in the Battle of Cape St. George earned DESRON 23 the pride and admiration of
the Pacific Fleet. The Squadron managed to sink three enemy ships and heavily
damaged a fourth, in a naval action fought for the first time in waters so
close to the enemy's naval and air fortress of abaul. The Naval War College
characterized the engagement as "the almost prefect surface
action," while Admiral Halsey called it the "Trafalgar of the
Pacific." Throughout World War II, no other U.S. Naval Unit eclipsed the
record of the Little Beavers at the Battle of Cape St. George.
USS CAPE ST. GEORGE’s keel was
laid on November 10, 1990, and she was launched on January 10, 1992. CAPE ST.
GEORGE was christened on April 11, 1992 by her sponsor, Mrs. Doris Hekman,
the wife of VADM Peter M. Hekman, Jr., USN (Ret.). After commissioning on
June 12, 1993 at ceremonies in Norfolk, Virginia, CAPE ST. GEORGE joined the
Atlantic Fleet, completed work-ups with the USS DWIGHT D. EISENHOWER Battle
Group, and departed on her maiden deployment on October 21, 1994.
During her first deployment, CAPE ST. GEORGE participated in Operations SHARP
GUARD and DENY FLIGHT enforcing United Nations sanctions over Bosnia, as well
as numerous complex exercises. Shortly after returning from deployment, CAPE
ST. GEORGE conducted Counter-Narcotics Operations, during which she
intercepted and seized a vessel carrying over 12.5 tons of cocaine, the
largest such seizure in maritime history.
In August and September 1995, CAPE ST. GEORGE participated in the first
All-Service Combat Identification and Evaluation Team (ASCIET) exercise, a
joint warfighting laboratory focused on improving combat identification among
all branches of the Armed Forces. The perennial cornerstone of the exercise,
CAPE ST. GEORGE again participated in ASCIET in 1996 and 1997. In January
1996, the ship transited the Panama Canal to participate in Exercise MOUNTAIN
TOP, a major developmental test of the Cooperative Engagement Capability
(CEC), conducted at the Pacific Missile Test Range off Hawaii. Following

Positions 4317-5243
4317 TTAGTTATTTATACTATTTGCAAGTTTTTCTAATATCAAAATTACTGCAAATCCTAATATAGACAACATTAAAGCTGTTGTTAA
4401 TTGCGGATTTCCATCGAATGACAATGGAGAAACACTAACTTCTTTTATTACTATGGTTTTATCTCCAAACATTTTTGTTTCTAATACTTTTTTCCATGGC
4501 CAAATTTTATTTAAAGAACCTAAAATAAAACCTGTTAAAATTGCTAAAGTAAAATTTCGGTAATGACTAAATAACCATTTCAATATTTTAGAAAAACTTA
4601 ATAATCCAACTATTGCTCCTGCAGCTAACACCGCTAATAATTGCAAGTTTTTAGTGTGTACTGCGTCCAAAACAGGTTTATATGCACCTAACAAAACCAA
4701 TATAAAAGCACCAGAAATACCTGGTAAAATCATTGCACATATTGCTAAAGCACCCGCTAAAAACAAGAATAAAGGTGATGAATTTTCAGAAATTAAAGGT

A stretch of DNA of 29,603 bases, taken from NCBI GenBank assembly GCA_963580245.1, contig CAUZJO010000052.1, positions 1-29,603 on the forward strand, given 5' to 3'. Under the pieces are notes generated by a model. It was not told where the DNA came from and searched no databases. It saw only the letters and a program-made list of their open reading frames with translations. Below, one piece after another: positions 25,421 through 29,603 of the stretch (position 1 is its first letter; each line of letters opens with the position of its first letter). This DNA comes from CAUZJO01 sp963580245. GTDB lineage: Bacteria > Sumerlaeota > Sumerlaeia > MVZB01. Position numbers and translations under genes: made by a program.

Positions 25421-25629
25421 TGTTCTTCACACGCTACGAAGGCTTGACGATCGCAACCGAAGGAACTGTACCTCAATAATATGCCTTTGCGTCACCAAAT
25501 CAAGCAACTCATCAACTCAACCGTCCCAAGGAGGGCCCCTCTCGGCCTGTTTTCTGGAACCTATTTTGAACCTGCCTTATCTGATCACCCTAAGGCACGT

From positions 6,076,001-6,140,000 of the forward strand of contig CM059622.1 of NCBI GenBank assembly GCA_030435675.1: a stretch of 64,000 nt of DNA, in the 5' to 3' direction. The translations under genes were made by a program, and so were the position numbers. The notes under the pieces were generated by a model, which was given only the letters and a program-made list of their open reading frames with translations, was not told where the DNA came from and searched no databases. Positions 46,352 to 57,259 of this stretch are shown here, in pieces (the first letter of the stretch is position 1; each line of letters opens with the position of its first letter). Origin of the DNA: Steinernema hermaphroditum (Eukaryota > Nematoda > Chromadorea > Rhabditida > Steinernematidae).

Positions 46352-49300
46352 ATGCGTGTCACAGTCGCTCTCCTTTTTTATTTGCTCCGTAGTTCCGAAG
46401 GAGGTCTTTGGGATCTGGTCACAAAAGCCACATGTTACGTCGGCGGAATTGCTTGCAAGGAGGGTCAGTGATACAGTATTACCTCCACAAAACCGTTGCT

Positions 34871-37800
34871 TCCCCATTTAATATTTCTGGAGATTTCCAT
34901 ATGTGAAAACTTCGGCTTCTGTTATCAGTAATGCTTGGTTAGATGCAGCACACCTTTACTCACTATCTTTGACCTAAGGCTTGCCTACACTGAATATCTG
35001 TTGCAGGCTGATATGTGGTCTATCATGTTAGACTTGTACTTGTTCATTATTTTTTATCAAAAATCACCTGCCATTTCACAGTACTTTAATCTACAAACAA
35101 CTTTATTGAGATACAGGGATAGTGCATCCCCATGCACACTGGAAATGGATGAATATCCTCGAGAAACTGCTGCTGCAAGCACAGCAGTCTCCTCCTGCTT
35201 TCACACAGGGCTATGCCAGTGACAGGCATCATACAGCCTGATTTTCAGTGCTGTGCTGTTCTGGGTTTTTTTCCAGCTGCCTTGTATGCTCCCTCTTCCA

ASCIET ‘96, the ship participated in a highly successful missile-firing exercise
in support of CEC development and achieved Initial Operational Capability
(IOC) of CEC.
In the summer of 1997, CAPE ST. GEORGE deployed to the Baltic Sea for U.S.
Exercise Baltic Operations (BALTOPS) ‘97. A major annual regional maritime
and defense exercise, BALTOPS ‘97 drew participants from thirteen nations and
over fifty ships, aircraft, and submarines. During BALTOPS, CAPE ST. GEORGE
embarked a British Royal Navy SEA LYNX helicopter detachment, a first for a
U.S. Navy ship.
After work-ups, CAPE ST. GEORGE departed for her second deployment on June
10, 1998. As EISENHOWER Battle Group Air Defense Commander, CAPE ST. GEORGE
was responsible for the theater air and missile defense of the battle group.
CAPE ST. GEORGE spent the first half of the deployment in the Mediterranean
Sea and participated in Operation DELIBERATE FORGE, enforcing the no-fly zone
over Bosnia and serving as Adriatic Sea "Redcrown." While in the
Mediterranean, CAPE ST. GEORGE also participated in several joint and multinational
exercises, including SHAREM 125, MATADOR 98, and EAGLE ARENA. She also
conducted Freedom of Navigation operations.
On 26 June 1998, with the USS DWIGHT D. EISENHOWER Carrier Battle Group, USS
CAPE ST. GEORGE conducted a routine, previously scheduled deployment to the
Mediterranean and Black Seas. It was her second deployement. The DWIGHT D.
EISENHOWER Battle Group arrived in the Mediterranean on June 20. As DWIGHT D.
EISENHOWER Battle Group Air Defense Commander, CAPE ST. GEORGE was
responsible for the theater air and missile defense of the battle group.
Units of the DWIGHT D. EISENHOWER Battle Group participated in 14 exercises
during their deployment to the European Theater of operations, including